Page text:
▶️ Local leaders denied in effort to broker an Oregon solution to federal issue

By BROOKE SNAVELY
CENTRAL OREGON DAILY NEWS

Local leaders tried through various channels to influence the detention of two men arrested by ICE that sparked yesterday’s 10-hour protest about racial injustice.

Central Oregon Daily News spoke with Deschutes County’s DA and a city councilor about their efforts to negotiate with federal police for a peaceful resolution.

It began about noon when word spread that two local men had been taken into custody and placed in unmarked buses.

Within a few hours, a crowd of more than 250 people surrounded the buses preventing them from leaving.

“People were saying ‘do something, do something.’ But first I had to gather facts,” said John Hummel, Deschutes County District Attorney.

Hummel spoke to local police and federal agents to understand it was a federal operation and that local police did not support or collaborate.

In an effort to defuse tensions, he offered to answer protestors’ questions about the charges against the detainees, but ICE refused to share the information.

At that point, Hummel, Bend Mayor Sally Russell, and Oregon Gov. Kate Brown began asking their Homeland Security contacts for help.

“Everyone we spoke to said ‘That decision is being made at a higher level.’ We got very high up in the chain and that person told us ‘Look, the decision is being made at the highest level of government.’ We said how high? They said ‘The highest level of government.’ I took that to mean Chad Wolf, Attorney General Barr and/or president of the United States.”

Today, Brown tweeted she was “appalled by the callous actions of the Trump administration in Bend to target immigrant communities and forcefully disperse a crowd of concerned community members and clergy who, for hours, held the line against injustice.”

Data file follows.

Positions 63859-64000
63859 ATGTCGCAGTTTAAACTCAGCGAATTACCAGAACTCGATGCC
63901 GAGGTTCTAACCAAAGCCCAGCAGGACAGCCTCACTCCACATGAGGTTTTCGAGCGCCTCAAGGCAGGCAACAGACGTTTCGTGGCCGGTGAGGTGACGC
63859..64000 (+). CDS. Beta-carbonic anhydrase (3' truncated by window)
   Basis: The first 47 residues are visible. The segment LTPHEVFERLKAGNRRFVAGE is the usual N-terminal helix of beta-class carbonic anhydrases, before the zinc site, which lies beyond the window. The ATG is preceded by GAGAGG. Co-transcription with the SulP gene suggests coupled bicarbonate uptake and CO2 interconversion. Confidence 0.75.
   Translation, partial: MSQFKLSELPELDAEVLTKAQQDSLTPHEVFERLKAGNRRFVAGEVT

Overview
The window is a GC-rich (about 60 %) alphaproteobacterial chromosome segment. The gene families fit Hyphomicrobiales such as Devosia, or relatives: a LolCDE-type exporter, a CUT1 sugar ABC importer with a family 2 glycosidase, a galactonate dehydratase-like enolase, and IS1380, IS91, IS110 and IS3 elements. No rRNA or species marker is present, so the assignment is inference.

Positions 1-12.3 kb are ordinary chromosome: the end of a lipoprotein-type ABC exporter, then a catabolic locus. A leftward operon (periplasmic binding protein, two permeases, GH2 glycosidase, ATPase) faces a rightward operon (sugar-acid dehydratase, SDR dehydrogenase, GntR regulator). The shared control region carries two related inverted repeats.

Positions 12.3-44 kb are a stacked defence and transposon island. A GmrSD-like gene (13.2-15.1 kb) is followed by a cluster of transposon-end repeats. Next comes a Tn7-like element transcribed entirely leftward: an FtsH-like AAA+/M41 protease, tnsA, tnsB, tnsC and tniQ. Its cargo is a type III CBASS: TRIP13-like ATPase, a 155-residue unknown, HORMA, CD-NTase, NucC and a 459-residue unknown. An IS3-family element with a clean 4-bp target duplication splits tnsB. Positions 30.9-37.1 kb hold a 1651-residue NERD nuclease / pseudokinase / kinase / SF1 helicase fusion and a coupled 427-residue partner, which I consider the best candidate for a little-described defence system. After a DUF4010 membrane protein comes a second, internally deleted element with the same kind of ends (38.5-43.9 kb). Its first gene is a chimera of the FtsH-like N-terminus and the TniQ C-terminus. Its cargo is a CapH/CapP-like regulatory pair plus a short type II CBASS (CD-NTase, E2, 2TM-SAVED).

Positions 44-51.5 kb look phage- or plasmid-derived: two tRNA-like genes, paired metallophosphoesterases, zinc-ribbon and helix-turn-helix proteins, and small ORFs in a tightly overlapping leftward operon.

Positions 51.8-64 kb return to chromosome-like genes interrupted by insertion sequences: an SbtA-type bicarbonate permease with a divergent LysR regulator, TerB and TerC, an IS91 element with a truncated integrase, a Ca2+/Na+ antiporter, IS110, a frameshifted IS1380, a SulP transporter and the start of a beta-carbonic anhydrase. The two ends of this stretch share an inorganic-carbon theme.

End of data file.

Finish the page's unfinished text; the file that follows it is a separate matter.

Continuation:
Bend City Councilor Barb Campbell took an entirely different approach: She parked her personal vehicle immediately behind one of the ICE buses to prevent it from leaving and joined the protest.

Another city councilor, Gena Goodman-Campbell, shuttled information back and forth between police and protestors in an effort to keep everyone informed.

“I want people to know that their representatives, at least one of them, speaking for myself, that I am here and I understand just how upset people are,” Barb Campbell said.

Today Campbell is getting mixed reactions from constituents on her involvement in the protest.

“Seems to be far more appreciative of my efforts; appreciative that I am out on the streets with the people. There are certainly people who are not happy, telling me they can’t wait until 2022 so they can vote me out,” she said.

Hummel said it became apparent ICE and DHS were not interested in working with state or local officials to try to broker a peaceful resolution to the standoff.

“They wanted a violent response. Their goal was a violent response. Their goal was to send in the federal troops from Seattle and Portland. That was their end game and that is what disgusted me about this.”

Hummel said he’s not received any reports of crimes committed by federal agents or protesters.

He encourages anyone who believes their rights were denied to file a report with local police for review.

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